Kate Guy is a London, UK-based linocut and fine printmaking artist. She incorporates bold use of flora, fauna, colors and her cat into her works. From early beginnings at the press in her family’s workshops to enjoying where the creative process takes her, Kate shares how she is carving out her own printing path.
BOLD LINOCUTS, GRACEFUL ART I live and work in London UK, I trained as a graphic designer but now I am doing what I love most. I am a printmaker working with traditional techniques on paper and fabric. My main subject area is illustrated recipe linocuts. My unique system uses individual ingredients prints which I combine to make recipes, which I then turn into quality homewares. My designs are boldly graphic and colorful giving them a modern feel whilst also celebrating a strong tradition of print and quality in British manufacturing. My products are all designed by me and made in the UK, everything is printed on organic cotton using eco-friendly inks to be as kind to the planet as possible.
EARLY BEGINNINGS My father was a graphic designer and he bought a Victorian printing press in the 1960s which fascinated me as I was growing up. I first used it when I was 7 – see comments below.
I have built up a collection of wooden type which I use to create signs and posters and also combine with my linocuts. I guess my first proper project was at Art School in the 1980s where I really began my obsession with typography.
PRINTING IN THE UK I print in my studio in Camden, my favorite thing has to be the vibrant area and the light. The studio has windows all down one side and looks out over the rooftops of North London. When I’m printing on a larger scale I go to my mother’s studio in Putney, South London. My mother is an artist and has our lovely old cast iron Victorian Albion printing press from 1857 at her studio as well as an etching and a lithography press.
LONDON LIVING My studio is in Camden, North London – famous for its trendy market and boutique shops. Once a mecca for punks and goths – you can still see a few around these days and the market still retains much of its original independent charm having (so far) resisted the chain stores and high street homogenization.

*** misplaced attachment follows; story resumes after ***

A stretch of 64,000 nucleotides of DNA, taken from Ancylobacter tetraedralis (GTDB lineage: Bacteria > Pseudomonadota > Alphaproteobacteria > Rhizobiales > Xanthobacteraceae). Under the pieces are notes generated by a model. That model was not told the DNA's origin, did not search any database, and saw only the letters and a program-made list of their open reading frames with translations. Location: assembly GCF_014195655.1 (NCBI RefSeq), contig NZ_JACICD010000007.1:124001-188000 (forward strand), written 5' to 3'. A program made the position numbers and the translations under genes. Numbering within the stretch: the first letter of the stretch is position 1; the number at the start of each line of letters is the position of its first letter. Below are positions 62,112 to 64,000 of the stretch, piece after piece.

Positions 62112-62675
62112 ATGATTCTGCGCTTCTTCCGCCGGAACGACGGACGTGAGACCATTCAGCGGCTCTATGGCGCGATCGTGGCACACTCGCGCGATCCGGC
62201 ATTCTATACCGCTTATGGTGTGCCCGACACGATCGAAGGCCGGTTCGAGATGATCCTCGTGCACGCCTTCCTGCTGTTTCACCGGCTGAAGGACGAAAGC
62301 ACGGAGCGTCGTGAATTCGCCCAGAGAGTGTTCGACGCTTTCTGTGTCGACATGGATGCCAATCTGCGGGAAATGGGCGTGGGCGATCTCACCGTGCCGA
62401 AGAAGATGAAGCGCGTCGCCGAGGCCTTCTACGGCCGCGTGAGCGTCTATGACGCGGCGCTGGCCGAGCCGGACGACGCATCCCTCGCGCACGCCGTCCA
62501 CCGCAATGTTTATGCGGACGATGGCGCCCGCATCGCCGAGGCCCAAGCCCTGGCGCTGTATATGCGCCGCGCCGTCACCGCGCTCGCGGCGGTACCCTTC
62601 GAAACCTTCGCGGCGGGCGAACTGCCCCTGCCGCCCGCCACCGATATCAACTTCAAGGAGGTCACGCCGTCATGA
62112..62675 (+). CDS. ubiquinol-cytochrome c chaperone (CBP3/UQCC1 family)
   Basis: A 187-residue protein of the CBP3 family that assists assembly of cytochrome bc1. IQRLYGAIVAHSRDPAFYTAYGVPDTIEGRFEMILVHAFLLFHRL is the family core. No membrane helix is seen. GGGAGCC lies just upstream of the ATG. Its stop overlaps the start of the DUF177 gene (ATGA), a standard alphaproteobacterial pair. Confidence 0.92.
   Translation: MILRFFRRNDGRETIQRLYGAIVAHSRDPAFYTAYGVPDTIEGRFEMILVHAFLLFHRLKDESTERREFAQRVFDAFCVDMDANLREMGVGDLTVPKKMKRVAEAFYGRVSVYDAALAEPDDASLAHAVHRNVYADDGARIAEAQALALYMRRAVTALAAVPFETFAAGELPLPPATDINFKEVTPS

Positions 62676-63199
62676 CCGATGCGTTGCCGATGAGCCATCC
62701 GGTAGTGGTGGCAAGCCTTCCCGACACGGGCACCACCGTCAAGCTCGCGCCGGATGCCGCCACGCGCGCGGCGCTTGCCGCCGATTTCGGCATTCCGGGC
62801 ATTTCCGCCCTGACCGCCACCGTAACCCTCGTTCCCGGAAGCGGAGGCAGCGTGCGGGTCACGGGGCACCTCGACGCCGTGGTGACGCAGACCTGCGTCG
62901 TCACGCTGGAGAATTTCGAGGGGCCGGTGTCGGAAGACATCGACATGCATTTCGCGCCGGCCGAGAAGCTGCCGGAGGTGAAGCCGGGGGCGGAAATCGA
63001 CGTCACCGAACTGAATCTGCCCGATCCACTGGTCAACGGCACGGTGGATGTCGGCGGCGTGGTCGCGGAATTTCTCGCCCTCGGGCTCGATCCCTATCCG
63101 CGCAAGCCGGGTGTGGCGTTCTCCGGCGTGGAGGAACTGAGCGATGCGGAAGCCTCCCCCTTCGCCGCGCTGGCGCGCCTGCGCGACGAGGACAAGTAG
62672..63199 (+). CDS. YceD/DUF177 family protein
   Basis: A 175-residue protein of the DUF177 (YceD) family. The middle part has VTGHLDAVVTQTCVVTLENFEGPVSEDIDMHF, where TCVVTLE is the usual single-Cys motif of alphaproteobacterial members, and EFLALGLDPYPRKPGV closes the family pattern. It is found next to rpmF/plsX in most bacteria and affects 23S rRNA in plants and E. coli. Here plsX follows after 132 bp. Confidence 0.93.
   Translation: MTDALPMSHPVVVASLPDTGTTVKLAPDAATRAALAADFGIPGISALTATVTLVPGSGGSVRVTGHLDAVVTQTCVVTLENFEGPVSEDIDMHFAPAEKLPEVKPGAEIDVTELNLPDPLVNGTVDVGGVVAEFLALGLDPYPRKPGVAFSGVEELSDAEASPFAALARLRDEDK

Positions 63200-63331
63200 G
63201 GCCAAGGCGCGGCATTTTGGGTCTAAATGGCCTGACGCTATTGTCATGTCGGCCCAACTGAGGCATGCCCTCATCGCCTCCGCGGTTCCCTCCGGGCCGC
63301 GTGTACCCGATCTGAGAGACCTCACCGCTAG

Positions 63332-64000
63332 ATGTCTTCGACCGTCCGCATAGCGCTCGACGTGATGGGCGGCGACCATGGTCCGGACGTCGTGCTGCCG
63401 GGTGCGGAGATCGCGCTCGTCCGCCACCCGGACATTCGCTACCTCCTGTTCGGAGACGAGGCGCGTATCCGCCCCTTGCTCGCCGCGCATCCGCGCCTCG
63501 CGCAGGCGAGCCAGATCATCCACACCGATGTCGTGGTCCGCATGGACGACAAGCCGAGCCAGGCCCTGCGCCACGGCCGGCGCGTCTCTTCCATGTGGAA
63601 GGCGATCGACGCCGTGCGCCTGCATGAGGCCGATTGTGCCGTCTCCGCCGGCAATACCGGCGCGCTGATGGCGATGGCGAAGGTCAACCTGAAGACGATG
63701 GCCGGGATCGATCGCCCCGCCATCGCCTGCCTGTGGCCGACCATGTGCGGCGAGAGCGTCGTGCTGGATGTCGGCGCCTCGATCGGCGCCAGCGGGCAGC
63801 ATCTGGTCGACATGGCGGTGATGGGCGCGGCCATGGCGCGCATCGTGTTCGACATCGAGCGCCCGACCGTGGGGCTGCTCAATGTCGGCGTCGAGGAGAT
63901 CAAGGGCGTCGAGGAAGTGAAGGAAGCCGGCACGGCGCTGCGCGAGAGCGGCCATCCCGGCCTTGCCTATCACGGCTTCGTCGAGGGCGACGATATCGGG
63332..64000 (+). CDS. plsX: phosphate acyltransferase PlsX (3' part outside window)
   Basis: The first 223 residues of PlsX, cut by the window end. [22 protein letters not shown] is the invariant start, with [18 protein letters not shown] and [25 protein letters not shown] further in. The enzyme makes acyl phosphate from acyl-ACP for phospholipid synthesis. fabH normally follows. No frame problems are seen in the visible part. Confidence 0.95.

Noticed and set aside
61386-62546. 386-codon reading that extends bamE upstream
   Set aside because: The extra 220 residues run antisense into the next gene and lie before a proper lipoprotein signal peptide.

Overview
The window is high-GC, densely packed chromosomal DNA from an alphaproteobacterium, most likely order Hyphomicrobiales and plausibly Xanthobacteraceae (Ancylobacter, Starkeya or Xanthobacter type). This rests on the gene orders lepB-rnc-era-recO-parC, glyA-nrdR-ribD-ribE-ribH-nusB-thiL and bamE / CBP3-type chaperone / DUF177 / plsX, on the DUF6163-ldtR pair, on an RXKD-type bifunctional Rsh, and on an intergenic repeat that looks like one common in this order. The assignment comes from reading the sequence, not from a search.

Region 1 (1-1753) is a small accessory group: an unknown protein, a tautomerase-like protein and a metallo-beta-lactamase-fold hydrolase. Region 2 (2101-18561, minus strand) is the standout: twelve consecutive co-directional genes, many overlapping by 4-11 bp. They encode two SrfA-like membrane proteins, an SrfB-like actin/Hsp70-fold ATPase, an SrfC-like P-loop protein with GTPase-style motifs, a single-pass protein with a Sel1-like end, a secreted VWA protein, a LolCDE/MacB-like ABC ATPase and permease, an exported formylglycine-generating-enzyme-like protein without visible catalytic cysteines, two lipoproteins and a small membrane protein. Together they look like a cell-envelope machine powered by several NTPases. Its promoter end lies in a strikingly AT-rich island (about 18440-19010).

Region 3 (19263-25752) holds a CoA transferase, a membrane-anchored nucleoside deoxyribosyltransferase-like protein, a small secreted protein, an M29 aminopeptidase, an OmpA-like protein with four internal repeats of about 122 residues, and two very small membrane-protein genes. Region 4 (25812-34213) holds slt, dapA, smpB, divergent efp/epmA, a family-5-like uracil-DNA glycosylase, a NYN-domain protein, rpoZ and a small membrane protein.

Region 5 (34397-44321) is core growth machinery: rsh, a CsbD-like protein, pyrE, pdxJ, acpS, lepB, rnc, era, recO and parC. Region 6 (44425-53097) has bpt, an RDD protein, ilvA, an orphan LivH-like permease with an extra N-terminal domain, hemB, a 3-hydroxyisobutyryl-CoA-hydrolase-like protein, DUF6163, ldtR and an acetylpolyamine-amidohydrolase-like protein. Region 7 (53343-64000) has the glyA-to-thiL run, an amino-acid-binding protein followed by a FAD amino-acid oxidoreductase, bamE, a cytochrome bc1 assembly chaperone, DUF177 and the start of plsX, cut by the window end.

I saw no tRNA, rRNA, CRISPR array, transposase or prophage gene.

I also have the whole of London on my doorstep to use as inspiration, with its wonderful galleries and museums – most of which are free.
PRINTING MENTORS I love the work of the English linocut artists from the early 20th century – people like Edward Bawden, Eric Ravilious, and Cyril Power from the Grosvenor School. My father, although he died when I was only 9, is still a source of inspiration. It is thanks to him that we have our Albion press and I believe he instilled a love of the traditional techniques in me.
PRINTING FULL-TIME FUN Yes! Well… I do in theory, but I seem to spend most of my time these days doing marketing – I have just ‘finished’ my website. I was an Art teacher in secondary (high) school until 5 years ago when I quit following my dream of being a full-time printmaker and designer.
THE DESIGN PROCESS All my designs start with drawings, usually from life but sometimes I work from a photo. I have made a film about my process – from initial idea to the final edition of prints created during the recent lockdown (seen here: ‘Lockdown Cat with Mexican Cushion’).
PRINTING FEATS Too many to list here! (ha ha, no not really).
I have done lots of different things in my life; I’ve been a graphic designer, animator, illustrator, glass artist, teacher, and mother to name a few. Now I have the time to be the printmaker and designer which I think I was always meant to be.
PRESS HISTORY I grew up in a house with two studios – one for my mother and one for my father and a beautiful old Albion press. On this press, I made my first linocut and letterpress print aged 7, ‘Ereh si a tac‘. Basically, as a know-it-all 7-year-old, I wouldn’t be told how to lay out the letters to go with my little linocut of a Cat…
You can read all about it on my blog.
The first press I bought myself was a Victorian book press which I found in a ‘Marche au Puce’ (Flea market) in the South of France.
BOXCAR’S ROLE I find your work and ethos inspirational and was delighted to be asked to complete an interview for you. Sadly I am a bit far away (London UK) to visit in person at this time. I also share your obsession with heavy antique printing equipment.
PRINTING TIPS Always keep your dirty area and your clean area separate and use folded paper ‘tongs’ to pick up your paper for printing. I always get very messy printing (one of the fun parts) usually with ink on my face and everywhere else, but there is nothing more annoying than a perfect print with a big old thumbprint on it!
WHAT’S COMING NEXT My plans have been very much affected by the pandemic. I had lots of live events planned, I had taken a stall with a demonstration area at shows across the South of England, a couple of these are still holding out but most have been canceled. I am hoping we will be able to be back to normal for this upcoming Christmas season.
I was also planning lots of printmaking teaching and workshops in my studio but…[unusual times have happened].